February 22
I have a base class that loads a value and if it isn't net, load a default value. Since the value can be set, I'd like to do lazy evaluation of this default value until it's really needed. So rather have a C defValue = xxx, that makes xxx to be loaded even if defValue doesn't get used. So I thought I would use property and override it from the derived class, to archive the lazy evaluation effect that I'd like. Is this a good approach? are there better ways to do that? here's a sample code of what I'm talking about (I'm using int just to make it simple but the class in the real code is bigger and can have many instances, hence my attempt to optimize that):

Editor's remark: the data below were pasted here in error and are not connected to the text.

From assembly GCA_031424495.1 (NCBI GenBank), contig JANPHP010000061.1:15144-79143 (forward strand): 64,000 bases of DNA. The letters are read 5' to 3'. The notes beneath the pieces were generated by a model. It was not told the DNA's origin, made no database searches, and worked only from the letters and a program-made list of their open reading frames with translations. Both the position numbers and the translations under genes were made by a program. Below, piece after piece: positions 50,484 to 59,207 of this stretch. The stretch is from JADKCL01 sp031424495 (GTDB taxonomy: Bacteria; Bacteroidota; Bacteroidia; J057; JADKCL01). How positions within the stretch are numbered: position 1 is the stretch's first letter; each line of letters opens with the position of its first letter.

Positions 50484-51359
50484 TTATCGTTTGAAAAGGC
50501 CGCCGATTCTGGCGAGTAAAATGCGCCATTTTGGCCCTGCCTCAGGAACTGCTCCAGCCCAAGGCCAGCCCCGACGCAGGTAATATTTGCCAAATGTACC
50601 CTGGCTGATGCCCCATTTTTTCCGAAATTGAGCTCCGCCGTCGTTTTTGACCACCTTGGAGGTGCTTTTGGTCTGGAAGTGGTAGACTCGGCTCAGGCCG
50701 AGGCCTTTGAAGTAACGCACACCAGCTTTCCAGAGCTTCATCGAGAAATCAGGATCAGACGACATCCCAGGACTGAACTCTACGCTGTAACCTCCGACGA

class A
{
	C defValue() { return C.a; }
	C value;

	void doSomething()
	{
               // doSomething gets called from all derived classes
               // but value is set often, loading defValue right away
               // would waste time and resources
		if(!value) {
			value = defValue;
		}
	}
}

class B : A
{
        // use propety to have a lazy evaluation of value
	override C defValue() { return C.b; }

	void foo()
	{
		// loadDefvalue, if value not set, lazily...
		doSomething();
		// do something else...
	}
}

class C
{
	int n;

	this(int v)
	{
		n = v;
	}

	static this()
	{
		a = new C(10);
		b = new C(11);
	}

	void load()
	{
		// do something with n
	}

	static
	{
		C a;
	  	C b;
	 }
}


February 23
On 2/22/21 2:00 PM, Jack wrote:

>      C defValue() { return C.a; }

Yes, putting the expression in a function is the way I know for lazy evaluation.

Ali